A senior executive at a Vancouver, British Columbia-based marketing firm allegedly preyed on the ignorance of his employer regarding cryptocurrencies to take off with digital assets worth millions of dollars. In a lawsuit filed by Shair.Com Global Digital Services, the marketing firm accused Jason Arnold,…
A senior executive at a Vancouver, British Columbia-based marketing firm allegedly preyed on the ignorance of his employer regarding cryptocurrencies to take off with digital assets worth millions of dollars.
In a lawsuit filed by Shair.Com Global Digital Services, the marketing firm accused Jason Arnold, its former chief operating officer, of stealing up to US$5.3 million and then claiming it was all lost after his company-issued laptop ‘died’. The Supreme Court of British Columbia consequently issued a ruling last month directing Arnold to turn over the computer regardless of its current condition.
According to the plaintiff, the decision to invest in cryptocurrencies came towards the end of 2013. With the defendant having promoted himself as the most knowledgeable in the firm with regards to digital assets he was tasked with exploring the opportunity.
At the beginning of 2014, Arnold informed his employer that he had set up a bitcoin wallet as well as created a paper back up and a digital backup on the company’s Citrix server. Between June and August of the same year, Arnold was given US$14,000 to buy bitcoin which would now be worth US$172,000 or US$5.3million if it had been converted into Whitecoin (XWC). This was determined after an investigation conducted by a digital currency consultant hired by the plaintiff.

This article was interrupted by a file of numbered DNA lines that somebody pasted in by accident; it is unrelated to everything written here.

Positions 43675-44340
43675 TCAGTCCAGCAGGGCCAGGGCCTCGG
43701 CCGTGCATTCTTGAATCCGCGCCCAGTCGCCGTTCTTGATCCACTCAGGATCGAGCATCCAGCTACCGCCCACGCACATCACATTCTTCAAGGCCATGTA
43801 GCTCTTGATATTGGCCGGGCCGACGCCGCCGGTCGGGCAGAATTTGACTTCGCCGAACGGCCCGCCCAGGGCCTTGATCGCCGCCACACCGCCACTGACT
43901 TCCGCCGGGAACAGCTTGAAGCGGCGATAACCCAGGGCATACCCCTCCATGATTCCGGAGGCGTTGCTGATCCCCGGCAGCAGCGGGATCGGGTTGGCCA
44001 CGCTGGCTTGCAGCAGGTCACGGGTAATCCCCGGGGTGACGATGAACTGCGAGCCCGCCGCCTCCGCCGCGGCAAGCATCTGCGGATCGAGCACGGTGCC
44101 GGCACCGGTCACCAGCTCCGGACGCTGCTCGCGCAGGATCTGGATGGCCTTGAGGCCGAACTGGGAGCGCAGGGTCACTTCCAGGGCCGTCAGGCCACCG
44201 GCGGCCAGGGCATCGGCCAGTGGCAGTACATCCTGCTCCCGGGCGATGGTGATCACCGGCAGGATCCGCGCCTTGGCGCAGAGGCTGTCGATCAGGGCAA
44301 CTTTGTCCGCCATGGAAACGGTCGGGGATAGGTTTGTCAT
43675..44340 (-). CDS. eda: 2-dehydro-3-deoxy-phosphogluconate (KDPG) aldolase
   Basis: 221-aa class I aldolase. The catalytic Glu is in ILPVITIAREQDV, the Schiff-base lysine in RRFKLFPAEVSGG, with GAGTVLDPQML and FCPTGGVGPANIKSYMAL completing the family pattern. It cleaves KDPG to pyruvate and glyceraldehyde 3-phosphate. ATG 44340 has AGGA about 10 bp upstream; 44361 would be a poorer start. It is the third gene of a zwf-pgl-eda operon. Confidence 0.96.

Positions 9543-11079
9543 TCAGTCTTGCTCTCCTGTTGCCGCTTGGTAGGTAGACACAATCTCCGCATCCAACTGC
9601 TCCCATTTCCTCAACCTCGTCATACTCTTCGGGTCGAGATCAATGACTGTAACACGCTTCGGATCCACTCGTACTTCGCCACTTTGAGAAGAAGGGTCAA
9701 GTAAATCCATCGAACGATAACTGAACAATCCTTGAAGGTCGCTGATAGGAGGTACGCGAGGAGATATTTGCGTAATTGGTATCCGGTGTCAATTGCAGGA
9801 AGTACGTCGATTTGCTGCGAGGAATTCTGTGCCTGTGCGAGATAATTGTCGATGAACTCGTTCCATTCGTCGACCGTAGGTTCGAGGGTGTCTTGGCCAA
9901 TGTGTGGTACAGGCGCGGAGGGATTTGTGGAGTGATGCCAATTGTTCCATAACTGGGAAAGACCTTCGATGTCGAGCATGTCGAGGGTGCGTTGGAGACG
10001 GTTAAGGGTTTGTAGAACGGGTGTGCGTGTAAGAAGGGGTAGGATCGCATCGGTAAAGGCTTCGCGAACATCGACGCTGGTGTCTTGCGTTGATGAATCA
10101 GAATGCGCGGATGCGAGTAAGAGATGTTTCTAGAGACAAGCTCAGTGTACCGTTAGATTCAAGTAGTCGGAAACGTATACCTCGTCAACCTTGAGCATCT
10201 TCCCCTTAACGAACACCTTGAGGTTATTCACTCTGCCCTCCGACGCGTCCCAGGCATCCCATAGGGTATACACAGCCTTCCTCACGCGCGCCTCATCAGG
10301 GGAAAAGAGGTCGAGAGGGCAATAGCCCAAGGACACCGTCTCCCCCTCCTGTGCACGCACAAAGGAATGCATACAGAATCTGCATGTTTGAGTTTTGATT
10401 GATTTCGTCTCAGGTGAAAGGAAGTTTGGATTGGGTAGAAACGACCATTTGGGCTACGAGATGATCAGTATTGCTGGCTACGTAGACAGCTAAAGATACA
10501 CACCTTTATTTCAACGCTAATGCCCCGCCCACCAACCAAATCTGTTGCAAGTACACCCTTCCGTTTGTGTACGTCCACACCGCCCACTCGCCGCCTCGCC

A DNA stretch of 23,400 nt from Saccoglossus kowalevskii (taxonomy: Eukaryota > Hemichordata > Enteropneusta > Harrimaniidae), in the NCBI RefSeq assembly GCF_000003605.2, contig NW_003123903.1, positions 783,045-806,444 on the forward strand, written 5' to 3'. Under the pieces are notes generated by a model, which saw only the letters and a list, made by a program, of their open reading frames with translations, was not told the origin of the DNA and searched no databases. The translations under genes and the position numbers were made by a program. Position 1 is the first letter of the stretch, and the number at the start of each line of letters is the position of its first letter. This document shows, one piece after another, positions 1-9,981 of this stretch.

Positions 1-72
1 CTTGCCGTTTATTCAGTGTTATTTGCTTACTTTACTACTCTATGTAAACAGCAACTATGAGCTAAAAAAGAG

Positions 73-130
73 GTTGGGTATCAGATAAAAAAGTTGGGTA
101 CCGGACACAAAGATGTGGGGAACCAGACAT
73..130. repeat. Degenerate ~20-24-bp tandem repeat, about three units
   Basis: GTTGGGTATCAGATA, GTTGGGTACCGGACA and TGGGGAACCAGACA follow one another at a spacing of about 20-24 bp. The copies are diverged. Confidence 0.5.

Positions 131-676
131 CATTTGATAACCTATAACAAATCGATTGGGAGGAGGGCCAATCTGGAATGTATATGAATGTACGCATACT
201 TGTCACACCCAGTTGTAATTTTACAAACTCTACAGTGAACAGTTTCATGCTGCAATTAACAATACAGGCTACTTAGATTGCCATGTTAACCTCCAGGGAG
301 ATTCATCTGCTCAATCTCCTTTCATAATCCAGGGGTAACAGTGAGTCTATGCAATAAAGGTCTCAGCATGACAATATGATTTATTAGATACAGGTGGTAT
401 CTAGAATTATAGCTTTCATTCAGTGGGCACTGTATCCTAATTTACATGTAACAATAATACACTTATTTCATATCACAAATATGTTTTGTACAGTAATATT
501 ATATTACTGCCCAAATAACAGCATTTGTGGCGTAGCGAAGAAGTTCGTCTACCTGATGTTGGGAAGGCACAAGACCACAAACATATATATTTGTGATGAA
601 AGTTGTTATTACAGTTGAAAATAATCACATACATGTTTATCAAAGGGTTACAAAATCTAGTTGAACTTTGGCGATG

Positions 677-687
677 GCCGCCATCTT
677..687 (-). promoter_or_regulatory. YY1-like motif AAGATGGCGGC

“The investigation was unable to determine the current location or value of digital currencies owned by the plaintiff, but the plaintiff alleges that the [C]$18,500 in Bitcoin purchased by it in June and August 2014, if it remained in Bitcoin, would have a current value of approximately [C]$225,000,” wrote Skolrood in his ruling. “Had all that Bitcoin been converted to Whitecoin, the current value would be approximately $5.3 million US.”
The investigation also uncovered the fact that the defendant had acquired bitcoin on behalf of the marketing firm as early as January 2014 but the plaintiff was not informed of this development.
Though he remains a shareholder in Shair.Com Global Digital Services, Arnold left the company’s employment last year in April. It was, however, only in December 2017 that his employer realized that the company-issued laptop given to him had not been returned. Additionally, it was also this time that the marketing firm realized that no digital backup of the bitcoin wallet had been made on its Citrix server.
Despite an application to free Arnold’s assets worth US2.3 million including a boat, two all-terrain vehicles, two cars, a plot of land and three homes, Justice Skolrood turned down the plaintiff’s prayer.
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Last modified: January 24, 2020 11:00 PM UTC